Engagement risk is the overall risk associated with an audit engagement. It can include a loss of reputation from being associated with a particular client, and financial losses from the association. Engagement risk tends to increase when a client is in a weak financial condition, and especially when it will likely require additional financing in order to survive. In this situation, the client is more likely to go bankrupt, in which case its investors and creditors will be more likely to drag the auditor into any subsequent litigation.
When the auditor is risk-averse, as is more likely to be the case with a large and well-established firm, it is more likely that engagements with high levels of engagement risk will be rejected. Conversely, a newer audit firm that wants to aggressively pursue new business might be more inclined to take on a client with high engagement risk, as long as it expands its audit procedures to offset the risk.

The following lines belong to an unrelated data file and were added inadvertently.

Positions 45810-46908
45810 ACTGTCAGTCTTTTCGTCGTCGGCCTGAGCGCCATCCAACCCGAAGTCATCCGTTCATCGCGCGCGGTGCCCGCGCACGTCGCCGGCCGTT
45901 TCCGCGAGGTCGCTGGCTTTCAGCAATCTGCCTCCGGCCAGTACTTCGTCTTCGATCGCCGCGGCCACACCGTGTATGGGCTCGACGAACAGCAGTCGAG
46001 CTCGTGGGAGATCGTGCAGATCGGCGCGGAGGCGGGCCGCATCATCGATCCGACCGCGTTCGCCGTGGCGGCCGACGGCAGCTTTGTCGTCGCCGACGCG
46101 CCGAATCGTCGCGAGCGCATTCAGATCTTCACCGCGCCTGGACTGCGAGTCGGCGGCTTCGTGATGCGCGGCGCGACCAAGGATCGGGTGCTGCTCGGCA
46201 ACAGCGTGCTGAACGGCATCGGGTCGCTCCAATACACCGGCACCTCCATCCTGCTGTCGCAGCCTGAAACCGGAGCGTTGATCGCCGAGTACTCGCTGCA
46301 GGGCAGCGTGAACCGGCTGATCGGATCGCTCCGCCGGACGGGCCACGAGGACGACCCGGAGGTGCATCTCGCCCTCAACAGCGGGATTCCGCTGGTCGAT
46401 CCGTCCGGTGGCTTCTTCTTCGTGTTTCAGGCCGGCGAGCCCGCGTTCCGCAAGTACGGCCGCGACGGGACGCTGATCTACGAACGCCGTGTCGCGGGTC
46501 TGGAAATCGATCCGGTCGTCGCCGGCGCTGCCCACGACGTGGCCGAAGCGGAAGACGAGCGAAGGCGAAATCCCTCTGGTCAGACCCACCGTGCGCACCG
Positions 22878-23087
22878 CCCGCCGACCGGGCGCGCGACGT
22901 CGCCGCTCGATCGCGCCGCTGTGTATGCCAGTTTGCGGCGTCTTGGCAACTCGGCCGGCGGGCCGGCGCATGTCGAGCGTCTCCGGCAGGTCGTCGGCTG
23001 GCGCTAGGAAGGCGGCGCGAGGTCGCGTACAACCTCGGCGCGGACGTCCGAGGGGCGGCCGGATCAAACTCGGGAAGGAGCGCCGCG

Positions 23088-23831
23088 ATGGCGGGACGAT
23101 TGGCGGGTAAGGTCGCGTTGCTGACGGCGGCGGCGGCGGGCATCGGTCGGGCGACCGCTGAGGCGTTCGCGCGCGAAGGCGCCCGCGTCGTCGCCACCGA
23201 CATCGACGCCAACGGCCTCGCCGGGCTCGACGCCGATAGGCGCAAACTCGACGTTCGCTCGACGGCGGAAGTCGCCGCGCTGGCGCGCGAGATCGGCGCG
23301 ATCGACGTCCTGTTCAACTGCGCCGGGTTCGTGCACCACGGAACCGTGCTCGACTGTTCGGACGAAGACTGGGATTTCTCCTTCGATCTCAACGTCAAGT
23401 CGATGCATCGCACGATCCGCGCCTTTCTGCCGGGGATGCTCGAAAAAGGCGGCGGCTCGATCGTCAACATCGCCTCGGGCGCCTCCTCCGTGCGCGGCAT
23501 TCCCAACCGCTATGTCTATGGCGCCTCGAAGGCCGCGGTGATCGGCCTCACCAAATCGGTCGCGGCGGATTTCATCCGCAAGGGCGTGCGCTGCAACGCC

The auditor examines only those controls that are relevant to the engagement risk assessment. This means that the auditor can exclude an examination of the controls associated with certain operating units and business functions when they do not have a direct impact on the financial statements. Instead, the auditor focuses on those controls that can prevent, detect, or correct material misstatements within the client’s financial statements.